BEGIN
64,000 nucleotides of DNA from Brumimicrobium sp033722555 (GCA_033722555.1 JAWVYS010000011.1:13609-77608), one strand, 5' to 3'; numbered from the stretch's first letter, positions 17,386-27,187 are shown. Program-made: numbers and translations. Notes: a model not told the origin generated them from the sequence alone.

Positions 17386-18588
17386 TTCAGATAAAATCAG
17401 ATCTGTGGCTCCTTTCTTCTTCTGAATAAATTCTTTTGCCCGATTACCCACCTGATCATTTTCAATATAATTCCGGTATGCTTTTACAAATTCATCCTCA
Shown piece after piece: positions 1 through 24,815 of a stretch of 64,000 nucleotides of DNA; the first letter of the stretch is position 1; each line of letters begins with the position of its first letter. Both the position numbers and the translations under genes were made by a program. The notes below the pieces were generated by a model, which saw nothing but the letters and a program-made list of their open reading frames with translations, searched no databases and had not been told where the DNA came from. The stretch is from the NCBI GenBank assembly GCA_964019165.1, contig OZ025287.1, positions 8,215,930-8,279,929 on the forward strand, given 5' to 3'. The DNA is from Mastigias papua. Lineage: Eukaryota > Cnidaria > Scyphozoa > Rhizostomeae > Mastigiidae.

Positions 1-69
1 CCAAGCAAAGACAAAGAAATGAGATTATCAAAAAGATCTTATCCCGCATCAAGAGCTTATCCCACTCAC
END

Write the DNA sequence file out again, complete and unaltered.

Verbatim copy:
64,000 nucleotides of DNA from Brumimicrobium sp033722555 (GCA_033722555.1 JAWVYS010000011.1:13609-77608), one strand, 5' to 3'; numbered from the stretch's first letter, positions 17,386-27,187 are shown. Program-made: numbers and translations. Notes: a model not told the origin generated them from the sequence alone.

Positions 17386-18588
17386 TTCAGATAAAATCAG
17401 ATCTGTGGCTCCTTTCTTCTTCTGAATAAATTCTTTTGCCCGATTACCCACCTGATCATTTTCAATATAATTCCGGTATGCTTTTACAAATTCATCCTCA
Shown piece after piece: positions 1 through 24,815 of a stretch of 64,000 nucleotides of DNA; the first letter of the stretch is position 1; each line of letters begins with the position of its first letter. Both the position numbers and the translations under genes were made by a program. The notes below the pieces were generated by a model, which saw nothing but the letters and a program-made list of their open reading frames with translations, searched no databases and had not been told where the DNA came from. The stretch is from the NCBI GenBank assembly GCA_964019165.1, contig OZ025287.1, positions 8,215,930-8,279,929 on the forward strand, given 5' to 3'. The DNA is from Mastigias papua. Lineage: Eukaryota > Cnidaria > Scyphozoa > Rhizostomeae > Mastigiidae.

Positions 1-69
1 CCAAGCAAAGACAAAGAAATGAGATTATCAAAAAGATCTTATCCCGCATCAAGAGCTTATCCCACTCAC